In fact, it is clear that no mediation effort to go beyond CBMs, whether domestic, regional, or international, can succeed in the absence of any indication that the Houthis have concluded that their military adventure has reached an end. Recent comments by UN Special Envoy Hans Grundberg expressing concern about the potential that Yemen could see a return to open conflict reflect the international community’s frustration over Houthi negotiating intransigence. Thus, the principal challenge for potential negotiators is to find the means to apply pressure on the Houthis. However, the Houthis’ ideological and millenarian vision that they are the sole and rightful rulers of Yemen has made it difficult to identify pressure points short of a military defeat. Moreover, the Houthis themselves are internally divided, as some remain committed to fighting until they achieve a complete military conquest while others would be willing to accept participation in a political process. Economic incentives among those who have grown wealthy in the war economy are also a deterrent factor in pushing the Houthis toward negotiation.
The experience of the National Dialogue Conference has also made clear that the engagement of a broad cross-section of the Yemeni population, to include women, youth, civil society, and other previously excluded populations, is ultimately vital if Yemen is to overcome its structural inequities. Indeed, the NDC can be considered a success, despite the subsequent descent into civil war, as it brought new voices and new perspectives to the table and provided them with a platform to debate Yemen’s challenges and opportunities. As the UN considers new possibilities for expanding the negotiating process, it should first consider completing the NDC process interrupted by the conflict and permit the Yemeni population to express their views on the hundreds of NDC recommendations issued in 2014. While many of those recommendations are likely no longer valid given the changes that have occurred in the last eight years, there might be much that is still positive and that should be retained.
As a key international partner for Yemen, the United States must continue to play a leading role in the peace process. In fact, US contributions to the effort to forge a peaceful outcome have varied over the time. During the Trump administration’s four-year term, the United States maintained its support in principle for a peaceful resolution of the Yemen conflict but did little to sustain Secretary of State John Kerry’s hands-on engagement in the negotiating process. Instead, President Donald Trump generally supported the Saudi-led coalition policies on the Yemen conflict. That changed with the advent of the Biden administration. President Joe Biden took two steps at the beginning of his term that he hoped would advance a diplomatic breakthrough in Yemen: he appointed a special envoy for the conflict and announced that the United States would throw its weight behind the UN-led diplomatic effort. Also, he launched a process aimed at restoring the Joint Comprehensive Plan of Action with Iran, which he hoped would encourage the Iranians to play a constructive role in ending the Yemen conflict.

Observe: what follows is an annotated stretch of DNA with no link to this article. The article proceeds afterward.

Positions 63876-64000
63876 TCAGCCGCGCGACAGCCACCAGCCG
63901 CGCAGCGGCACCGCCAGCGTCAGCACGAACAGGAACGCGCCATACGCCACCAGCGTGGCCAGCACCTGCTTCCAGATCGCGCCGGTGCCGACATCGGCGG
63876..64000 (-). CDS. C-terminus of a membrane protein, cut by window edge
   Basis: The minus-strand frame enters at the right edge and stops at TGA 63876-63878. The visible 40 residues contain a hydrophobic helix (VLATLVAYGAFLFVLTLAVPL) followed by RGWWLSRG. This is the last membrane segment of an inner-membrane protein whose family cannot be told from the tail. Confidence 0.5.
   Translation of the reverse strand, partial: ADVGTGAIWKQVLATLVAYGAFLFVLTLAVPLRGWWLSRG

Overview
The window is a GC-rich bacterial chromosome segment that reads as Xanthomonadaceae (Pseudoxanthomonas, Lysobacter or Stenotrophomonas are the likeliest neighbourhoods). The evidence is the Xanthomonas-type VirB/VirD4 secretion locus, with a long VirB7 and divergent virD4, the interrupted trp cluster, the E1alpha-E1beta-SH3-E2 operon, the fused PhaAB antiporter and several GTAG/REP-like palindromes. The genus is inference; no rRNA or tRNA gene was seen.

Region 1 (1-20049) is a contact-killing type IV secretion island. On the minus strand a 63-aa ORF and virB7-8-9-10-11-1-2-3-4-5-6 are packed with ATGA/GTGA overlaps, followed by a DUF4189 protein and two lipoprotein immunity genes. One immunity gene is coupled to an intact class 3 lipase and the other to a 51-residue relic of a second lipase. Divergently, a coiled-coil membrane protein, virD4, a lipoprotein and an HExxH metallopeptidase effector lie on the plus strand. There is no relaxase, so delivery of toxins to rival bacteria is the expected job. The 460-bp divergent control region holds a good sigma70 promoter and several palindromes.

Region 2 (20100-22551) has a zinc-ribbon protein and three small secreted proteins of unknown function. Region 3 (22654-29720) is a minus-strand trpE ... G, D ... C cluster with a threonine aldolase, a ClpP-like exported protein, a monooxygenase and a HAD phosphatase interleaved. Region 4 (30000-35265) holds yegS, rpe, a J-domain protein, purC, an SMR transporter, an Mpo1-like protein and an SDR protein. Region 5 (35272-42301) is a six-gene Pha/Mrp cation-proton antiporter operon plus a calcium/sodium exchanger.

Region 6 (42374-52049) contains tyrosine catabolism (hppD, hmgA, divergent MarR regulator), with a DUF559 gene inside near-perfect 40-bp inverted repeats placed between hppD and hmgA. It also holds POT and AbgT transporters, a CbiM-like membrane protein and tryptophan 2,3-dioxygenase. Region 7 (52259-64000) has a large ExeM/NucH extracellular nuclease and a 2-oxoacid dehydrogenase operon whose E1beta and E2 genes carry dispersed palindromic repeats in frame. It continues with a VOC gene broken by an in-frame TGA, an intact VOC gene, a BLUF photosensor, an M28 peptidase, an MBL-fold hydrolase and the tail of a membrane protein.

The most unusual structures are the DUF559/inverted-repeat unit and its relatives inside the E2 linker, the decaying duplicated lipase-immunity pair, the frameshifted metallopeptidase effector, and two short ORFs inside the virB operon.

Neither step has produced the desired result. The negotiations on the Iranian nuclear file remain stalemated and there is no evidence that Iran has been willing to use its influence with the Houthis to encourage their participation in negotiations to end the conflict. In fact, Iran increased its illicit weapons supply to the Houthis over this time period to enable more, and more lethal, attacks in Yemen and on Yemen’s neighbors and appears to be expanding its use of the Houthis as a core element of its “arc of resistance.” Similarly, the Houthis showed signs of misreading Biden’s intentions, believing that his actions, especially pressuring Saudi Arabia to end its military operations in Yemen, would open the door for their military victory. Rather than agreeing to return to negotiations, the Houthis increased their military operations until early 2022 when setbacks in Shabwa and Marib governorates pushed them into accepting the string of two-month cease-fires.
Yemen cannot begin the process of recovery and reconstruction in the absence of a clear path toward ending the conflict and agreeing on a political horizon. Thus, the short-term objective for the international community must remain achieving a binary agreement between the Houthis and the government. Yet, that essential predicate is unattainable unless and until the Houthis accept the need to be a part of that process. Until now, the Houthis have resisted political negotiations and have not accepted the need to abandon their maximalist demands. Neither the UN, nor the United States, nor any other international actor has yet identified the means to impel a change in the Houthi position. Thus, while the UN and its partners must continue efforts to engage the Houthis and sustain the measures that have reduced, but not eliminated, the harm being done to the Yemeni population, the prospects for achieving a comprehensive end to the conflict remain discouraging.
In the interim, it may be possible to pursue a “containment” strategy that seeks to identify mitigation schemes to reduce the economic and social costs of the conflict on Yemeni civilians, especially in areas away from the front lines, while the fighting continues. Cooperative efforts to restore energy exports, for example, can produce much needed foreign exchange to be used for paying civil service salaries and making welfare payments. In exploring these options, care will need to be taken to ensure that the temporary containment measures do not become de facto permanent settlements.